“I believe I’m keeping abreast for the moment, thank you.”
“Well, sir, if all is as I say it is, then you’ll appreciate that this jewel of a beast and the stone plaque were actually buried in that very spot at least four hundred years ago. And that’s the best evidence accorded by the rings on the tree. You see, I cut a trunk sample of my own and ciphered the rings twice more to be sure. What do you think now, Professor?”
“If what you say is true, Mr. O’Flynn, I’m far more than just interested. Your find begs any number of historical questions, and certainly merits further study and research.”
“Well, then this will give you something more to think about, I’ll wager.” Mr. O’Flynn carefully handed me the figure. “If you’d be so kind, sir, look what’s carved into the bottom.”
I turned the figure over and was surprised to discover that the base was a large, fully inscribed seal. There were ten vertical lines of beautiful Chinese script, each character inset with remnants of gold foil. The same foiling was used on an elaborate oblong cartouche at the bottom right of the inscription. The engraved characters still showed slight traces of the red cinnabar used to print the seal on documents.
I was thunderstruck to say the least, but my curiosity leaped even farther ahead. I asked Mr. O’Flynn if the stone tablet had any writing on it, and he said it had. Three different types of script were displayed, and one of them seemed to be Chinese, but he had no idea what the other two were. He’d never seen the like before. Then I asked whether the lettering on the stone plaque showed any signs of having been inlaid or painted with gold. He answered in the affirmative. He said the stone had been highly polished on one side, and the characters cut into its hard surface. He also mentioned that the whole inscription was bordered within a carved design of flying serpents, flowering vines, and bats. With a perplexed look, he said that the stone had an odd property. When dry, it looked mostly coal black, but when he flushed away the dirt using clear water, the stone appeared to shimmer a beautiful dark green.
Reexamining the superbly engraved characters on the bottom of the jade figure, I told Mr. O’Flynn that while I was certainly no expert in the field of Chinese artifacts, it was my considered opinion that no further useful progress could be made on this mystery until the Chinese characters on both objects had been translated. I asked him what his Chinese acquaintances had thought of the inscriptions. His answer surprised me.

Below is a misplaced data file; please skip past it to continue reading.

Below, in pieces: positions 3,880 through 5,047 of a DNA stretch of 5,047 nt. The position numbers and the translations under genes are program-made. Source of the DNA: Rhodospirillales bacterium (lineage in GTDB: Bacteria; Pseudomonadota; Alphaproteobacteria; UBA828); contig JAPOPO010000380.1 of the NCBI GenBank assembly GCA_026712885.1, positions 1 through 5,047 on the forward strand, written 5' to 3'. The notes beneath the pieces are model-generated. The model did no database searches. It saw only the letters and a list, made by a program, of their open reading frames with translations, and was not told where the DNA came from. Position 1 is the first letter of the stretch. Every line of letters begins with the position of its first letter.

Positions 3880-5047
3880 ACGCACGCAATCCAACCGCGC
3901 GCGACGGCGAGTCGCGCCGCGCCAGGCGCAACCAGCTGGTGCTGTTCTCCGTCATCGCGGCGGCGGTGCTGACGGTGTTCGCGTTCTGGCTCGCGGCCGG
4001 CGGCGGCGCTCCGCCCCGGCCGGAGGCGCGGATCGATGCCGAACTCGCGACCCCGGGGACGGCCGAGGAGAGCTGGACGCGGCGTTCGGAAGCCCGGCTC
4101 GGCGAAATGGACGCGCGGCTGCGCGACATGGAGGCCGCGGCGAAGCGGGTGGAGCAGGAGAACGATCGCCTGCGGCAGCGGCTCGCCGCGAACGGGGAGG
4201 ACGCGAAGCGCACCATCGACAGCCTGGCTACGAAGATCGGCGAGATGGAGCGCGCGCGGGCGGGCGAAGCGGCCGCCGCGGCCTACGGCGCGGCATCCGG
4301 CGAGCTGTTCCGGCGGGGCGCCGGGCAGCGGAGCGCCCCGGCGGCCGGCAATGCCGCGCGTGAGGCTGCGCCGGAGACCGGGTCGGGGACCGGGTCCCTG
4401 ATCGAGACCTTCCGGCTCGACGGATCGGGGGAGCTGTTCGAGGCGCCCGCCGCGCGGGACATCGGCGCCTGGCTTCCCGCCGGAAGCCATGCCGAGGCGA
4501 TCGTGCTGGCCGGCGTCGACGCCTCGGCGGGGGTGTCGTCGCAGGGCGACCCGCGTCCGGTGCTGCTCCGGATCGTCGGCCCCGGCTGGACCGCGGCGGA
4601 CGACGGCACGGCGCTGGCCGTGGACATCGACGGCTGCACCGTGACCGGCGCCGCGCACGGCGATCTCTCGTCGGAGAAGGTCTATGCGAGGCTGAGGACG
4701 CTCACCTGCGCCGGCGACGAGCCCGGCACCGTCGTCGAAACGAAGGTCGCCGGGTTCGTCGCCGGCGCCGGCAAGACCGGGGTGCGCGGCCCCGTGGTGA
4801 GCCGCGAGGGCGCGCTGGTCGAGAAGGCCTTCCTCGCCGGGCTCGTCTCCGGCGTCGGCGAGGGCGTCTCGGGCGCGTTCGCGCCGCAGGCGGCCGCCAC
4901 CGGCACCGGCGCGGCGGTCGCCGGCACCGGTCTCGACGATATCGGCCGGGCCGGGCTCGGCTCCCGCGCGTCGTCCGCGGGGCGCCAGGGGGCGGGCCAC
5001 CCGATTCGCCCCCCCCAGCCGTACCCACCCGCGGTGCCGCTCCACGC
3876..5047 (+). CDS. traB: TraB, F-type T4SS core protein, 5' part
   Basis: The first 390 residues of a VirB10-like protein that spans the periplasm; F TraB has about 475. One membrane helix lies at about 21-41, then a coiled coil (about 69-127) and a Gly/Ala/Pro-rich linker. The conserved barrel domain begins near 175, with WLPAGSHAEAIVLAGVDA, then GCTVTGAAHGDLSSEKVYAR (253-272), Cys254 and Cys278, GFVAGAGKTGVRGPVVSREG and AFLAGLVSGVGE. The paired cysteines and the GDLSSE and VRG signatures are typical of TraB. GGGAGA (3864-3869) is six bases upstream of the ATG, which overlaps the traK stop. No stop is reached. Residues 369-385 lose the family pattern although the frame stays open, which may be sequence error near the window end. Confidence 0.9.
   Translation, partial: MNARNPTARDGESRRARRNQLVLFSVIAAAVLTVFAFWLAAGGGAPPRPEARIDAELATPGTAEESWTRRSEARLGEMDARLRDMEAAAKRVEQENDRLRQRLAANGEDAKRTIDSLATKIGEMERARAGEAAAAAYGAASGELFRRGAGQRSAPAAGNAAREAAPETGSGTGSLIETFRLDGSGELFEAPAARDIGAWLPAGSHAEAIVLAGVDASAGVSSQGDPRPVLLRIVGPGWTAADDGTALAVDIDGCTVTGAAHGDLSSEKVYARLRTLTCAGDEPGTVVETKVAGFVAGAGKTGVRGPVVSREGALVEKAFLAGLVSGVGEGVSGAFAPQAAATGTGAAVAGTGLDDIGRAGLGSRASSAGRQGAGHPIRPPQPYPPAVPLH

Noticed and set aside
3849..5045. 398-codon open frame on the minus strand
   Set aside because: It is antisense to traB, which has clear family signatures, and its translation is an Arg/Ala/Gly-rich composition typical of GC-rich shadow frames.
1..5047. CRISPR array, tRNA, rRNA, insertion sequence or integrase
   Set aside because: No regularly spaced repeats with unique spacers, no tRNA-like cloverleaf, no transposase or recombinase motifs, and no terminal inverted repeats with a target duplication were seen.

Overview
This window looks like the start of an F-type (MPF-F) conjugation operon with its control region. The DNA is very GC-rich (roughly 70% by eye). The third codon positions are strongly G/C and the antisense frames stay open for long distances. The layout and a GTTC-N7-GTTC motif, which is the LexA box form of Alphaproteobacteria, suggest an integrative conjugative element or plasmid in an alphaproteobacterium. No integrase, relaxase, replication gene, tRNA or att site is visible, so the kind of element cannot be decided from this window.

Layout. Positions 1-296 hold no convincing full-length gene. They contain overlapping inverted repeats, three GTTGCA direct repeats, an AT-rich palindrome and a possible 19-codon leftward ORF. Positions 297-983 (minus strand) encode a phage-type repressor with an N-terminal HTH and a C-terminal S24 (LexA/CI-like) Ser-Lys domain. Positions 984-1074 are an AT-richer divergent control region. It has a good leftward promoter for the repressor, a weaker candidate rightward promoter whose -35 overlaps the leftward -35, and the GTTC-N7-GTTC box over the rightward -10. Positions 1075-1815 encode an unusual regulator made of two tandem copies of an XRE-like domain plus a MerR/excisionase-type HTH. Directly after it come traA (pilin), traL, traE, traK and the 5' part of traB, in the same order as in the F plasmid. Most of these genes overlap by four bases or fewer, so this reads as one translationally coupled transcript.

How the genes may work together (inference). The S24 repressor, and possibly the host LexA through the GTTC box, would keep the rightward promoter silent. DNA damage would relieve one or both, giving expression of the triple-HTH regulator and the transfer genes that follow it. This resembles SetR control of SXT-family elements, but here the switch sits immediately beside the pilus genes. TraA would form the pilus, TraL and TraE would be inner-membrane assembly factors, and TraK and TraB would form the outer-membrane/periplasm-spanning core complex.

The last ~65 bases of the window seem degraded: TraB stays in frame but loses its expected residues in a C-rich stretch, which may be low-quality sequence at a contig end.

“To be honest, Professor, you and I are the only two people who have seen this carving in centuries. But begging your pardon, sir, the last people I’d wish to know about this are the Chinese. Mind you, they’re a remarkable race, and I have a great deal of respect for their strength of character and ingenuity, but they’re a right proprietary and dangerous tribe when they construe that a Chinese grave has been despoiled, especially by a Christian. And to be sure, Professor, just because I personally saw no bones doesn’t mean they weren’t there hundreds of years ago. Until we can make out what all this means, I’d far prefer to keep our local Chinese friends ignorant of the discovery, if such is even possible.”
O’Flynn leaned forward and lowered his voice in a slightly conspiratorial manner. “Just between you, me, and the gatepost, Professor, when those cheeky fellows care to put their crafty minds to it, they can also become the finest thieves and bandits in the world. And it’s a fact that I wouldn’t have this treasure very long if certain Chinese elders knew about it and felt they held a binding interest. I wouldn’t stand a tinker’s chance in Hades if those gentlemen truly wanted them back. As of now I can trust only you to help me.”
I was gratified by the man’s confidence, and said as much. I admitted that I was honored that he consulted me, but reminded him that anthropology was not quite my field. Nonetheless, I was deeply fascinated by the prospects of sinking my teeth into such a rare discovery. I suppose no thinking person in my position would be averse to daydreams of scholarly glory, but I already knew the pitfalls inherent in such ambitious endeavors, and believed I could keep a tight rein on my perspective.
In careful consideration, I informed Mr. O’Flynn that translating the inscriptions was still of paramount importance. And if he wished no one to see the objects as yet, then reliable copies of the originals had to be made. He inquired whether I knew of a method for accomplishing such a thing, and I said I believed I did, and using only materials readily at hand.
O’Flynn thought for a moment, and then politely asked me if I might demonstrate. From a large roll of sturdy white Japan paper, which I keep for mounting botanical specimens, I cut a piece that would overlap the base of the jade seal. Using a wet cloth, I moistened one side of the paper and pressed it firmly against the engraved text, using my fingers to pressure the paper firmly into every detail. Then, using a clean, dry handkerchief, I continued to pat and press the paper into the stone while holding it near the Franklin stove to help it dry. When it was done, I took a soft charcoal pencil and, working gently, began to make a rubbing across the surface. The process worked quite well, as I expected, and the text was handily duplicated as white on black. Mr. O’Flynn paid close attention to every step of the process, but when I told him he would have to come by with the plaque so that I could make a rubbing of that text as well, he seemed very hesitant to comply.